[quote=“RanchHandRoofing”]Um, if you already know the sizes* then why are you measuring? I can understand needing info or allowances for remodeling, but if you already know the size?

*Provided these are YOUR measurements & not comparing to the adjuster’s estimate.[/quote]

I’m guessing on rough sizes. Most roofs have 11-15+ roofing line items, the only way to get them all is to walk the roof. The roof I did already was 5 years ago and it for a builder, just turned in the total square, loading, ice and water prices, etc. On every estimate I send to insurance companies I go into it blindly as in I don’t even care what the adjuster has figured until they call me back and talk quanity and price. Keep in mind I learned from an estimater who’s worked for three of the five largest reputation based insurance restoration companies in MN, he’s very good at what he does. If he wasn’t one of the best out there at what he does he wouldn’t be making $200K+ a year as an estimator. Lucky for me I was able to pick his brain apart over the past couple years on fishing and hunting trips.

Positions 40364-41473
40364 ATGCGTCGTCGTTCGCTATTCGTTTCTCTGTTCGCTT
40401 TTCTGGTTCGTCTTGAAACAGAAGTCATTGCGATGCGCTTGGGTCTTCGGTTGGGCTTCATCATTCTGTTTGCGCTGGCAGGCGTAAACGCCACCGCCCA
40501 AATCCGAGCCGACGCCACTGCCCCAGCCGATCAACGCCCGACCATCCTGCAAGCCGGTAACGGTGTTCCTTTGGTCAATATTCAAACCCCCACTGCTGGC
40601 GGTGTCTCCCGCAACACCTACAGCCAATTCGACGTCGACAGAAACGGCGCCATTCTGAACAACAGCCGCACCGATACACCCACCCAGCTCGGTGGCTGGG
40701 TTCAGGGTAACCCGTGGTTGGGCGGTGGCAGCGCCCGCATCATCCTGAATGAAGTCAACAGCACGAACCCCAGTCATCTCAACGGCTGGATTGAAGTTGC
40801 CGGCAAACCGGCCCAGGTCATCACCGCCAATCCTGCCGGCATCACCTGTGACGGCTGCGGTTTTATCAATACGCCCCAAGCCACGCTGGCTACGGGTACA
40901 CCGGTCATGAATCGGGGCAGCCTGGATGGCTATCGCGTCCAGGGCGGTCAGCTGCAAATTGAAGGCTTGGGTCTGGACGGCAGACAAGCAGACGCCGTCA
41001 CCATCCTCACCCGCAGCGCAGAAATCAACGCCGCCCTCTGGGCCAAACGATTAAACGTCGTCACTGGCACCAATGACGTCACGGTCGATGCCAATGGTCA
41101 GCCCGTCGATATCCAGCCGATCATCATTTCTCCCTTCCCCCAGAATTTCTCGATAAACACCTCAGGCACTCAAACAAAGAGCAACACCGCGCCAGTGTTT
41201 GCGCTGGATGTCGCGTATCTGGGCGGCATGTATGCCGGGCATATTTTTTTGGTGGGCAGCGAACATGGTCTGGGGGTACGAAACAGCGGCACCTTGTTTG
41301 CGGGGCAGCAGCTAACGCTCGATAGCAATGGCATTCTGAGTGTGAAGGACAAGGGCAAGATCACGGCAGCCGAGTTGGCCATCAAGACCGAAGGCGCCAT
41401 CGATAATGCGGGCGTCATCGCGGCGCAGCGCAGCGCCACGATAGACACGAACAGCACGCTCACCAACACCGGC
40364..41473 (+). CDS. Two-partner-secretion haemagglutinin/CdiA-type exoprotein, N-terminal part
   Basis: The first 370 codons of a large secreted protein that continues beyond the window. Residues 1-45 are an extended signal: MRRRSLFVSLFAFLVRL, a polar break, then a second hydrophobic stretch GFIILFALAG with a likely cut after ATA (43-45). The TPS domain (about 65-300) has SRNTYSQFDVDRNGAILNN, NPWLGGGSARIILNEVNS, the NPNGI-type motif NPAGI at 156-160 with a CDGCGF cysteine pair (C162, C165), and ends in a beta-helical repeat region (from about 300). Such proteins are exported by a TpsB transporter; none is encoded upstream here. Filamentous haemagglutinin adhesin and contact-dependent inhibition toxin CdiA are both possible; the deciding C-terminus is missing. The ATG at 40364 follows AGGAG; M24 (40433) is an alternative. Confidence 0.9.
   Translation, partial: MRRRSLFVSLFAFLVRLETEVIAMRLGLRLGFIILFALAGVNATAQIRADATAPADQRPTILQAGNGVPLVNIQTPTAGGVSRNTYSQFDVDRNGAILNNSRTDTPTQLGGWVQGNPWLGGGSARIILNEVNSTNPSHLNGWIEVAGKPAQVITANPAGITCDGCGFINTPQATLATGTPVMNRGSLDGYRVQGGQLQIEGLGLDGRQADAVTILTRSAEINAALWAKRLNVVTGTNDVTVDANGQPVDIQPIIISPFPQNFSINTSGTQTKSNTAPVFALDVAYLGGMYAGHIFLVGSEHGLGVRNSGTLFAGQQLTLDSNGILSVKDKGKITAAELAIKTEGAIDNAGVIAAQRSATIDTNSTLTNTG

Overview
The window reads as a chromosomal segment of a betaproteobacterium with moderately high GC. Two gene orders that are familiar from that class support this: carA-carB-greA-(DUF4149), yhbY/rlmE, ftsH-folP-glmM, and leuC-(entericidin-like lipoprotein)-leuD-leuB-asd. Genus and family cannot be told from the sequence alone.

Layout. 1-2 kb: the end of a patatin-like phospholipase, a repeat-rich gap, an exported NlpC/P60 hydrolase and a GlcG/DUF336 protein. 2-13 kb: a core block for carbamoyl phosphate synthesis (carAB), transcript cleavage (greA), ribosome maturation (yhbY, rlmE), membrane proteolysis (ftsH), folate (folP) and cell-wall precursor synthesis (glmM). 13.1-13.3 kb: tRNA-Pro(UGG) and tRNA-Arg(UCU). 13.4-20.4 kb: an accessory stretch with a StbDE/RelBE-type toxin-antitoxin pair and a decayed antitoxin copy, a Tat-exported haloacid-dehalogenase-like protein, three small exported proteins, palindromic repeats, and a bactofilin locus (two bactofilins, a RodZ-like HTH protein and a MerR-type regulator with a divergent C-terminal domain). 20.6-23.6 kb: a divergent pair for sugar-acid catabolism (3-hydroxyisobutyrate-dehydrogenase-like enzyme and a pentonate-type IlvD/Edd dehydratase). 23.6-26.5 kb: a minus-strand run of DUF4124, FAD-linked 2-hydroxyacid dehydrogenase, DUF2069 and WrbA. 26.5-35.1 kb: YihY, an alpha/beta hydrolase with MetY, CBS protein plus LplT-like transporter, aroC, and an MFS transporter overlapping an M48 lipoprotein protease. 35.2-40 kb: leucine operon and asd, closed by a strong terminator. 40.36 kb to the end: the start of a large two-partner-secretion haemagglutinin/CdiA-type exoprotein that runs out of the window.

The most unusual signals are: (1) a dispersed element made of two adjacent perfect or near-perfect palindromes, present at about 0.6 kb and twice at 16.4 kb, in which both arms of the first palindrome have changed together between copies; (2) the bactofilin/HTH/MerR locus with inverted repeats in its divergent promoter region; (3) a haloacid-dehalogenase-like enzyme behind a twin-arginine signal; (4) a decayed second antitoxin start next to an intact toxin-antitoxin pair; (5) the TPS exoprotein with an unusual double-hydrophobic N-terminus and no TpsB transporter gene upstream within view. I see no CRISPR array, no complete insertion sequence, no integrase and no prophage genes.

Oh and then there’s two more I gotta measure. An insurance agent stopped into my wifes resturant last night and said he’s got two for me. He said one was $26K, sounds interesting. The last three roofs he gave away to a roofer he’s never met. What I don’t want to happen is him trying to lure me away from my insurance company/agents. This year they’ve put a ton of work in my court and they pay top dollar.

ball park? Never, I’ve measured the steepest most gnarly cut up roofs you can find. Most of which are very large roofs, 50 squares or over. From the ground. The Swanson speed square book is one of my best friends in the field.

I think I’ve only done a ground measurement like 1 time in the past 3 or 4 years… you just miss so much if you don’t get up on top.

Now, I might not have the easiest time getting up there & occasionally get the feeling I’d rather be doing a desk job, but it’s always a better overview if you scale the beast.

Also, I can’t begin to count the # of jobs I’ve sold because the customer says I’m the only one who actually got up on top vs. just looking from the ground.

I might not get up there again until the work is done, but @ least I’ve been up on it one time.


Yes there is the possibility of missing items, but I personally haven’t missed any. But I also diagram the roof, take digital photos of all sides and I make sure my pipes, vents etc are in those pictures. = )

Roofs 12/12 and over I won’t and don’t climb anymore, hence my swanson speed square book. It’s very accurate and I’ve measured monstor roofs and ended up with 1 or 2 bundles left over.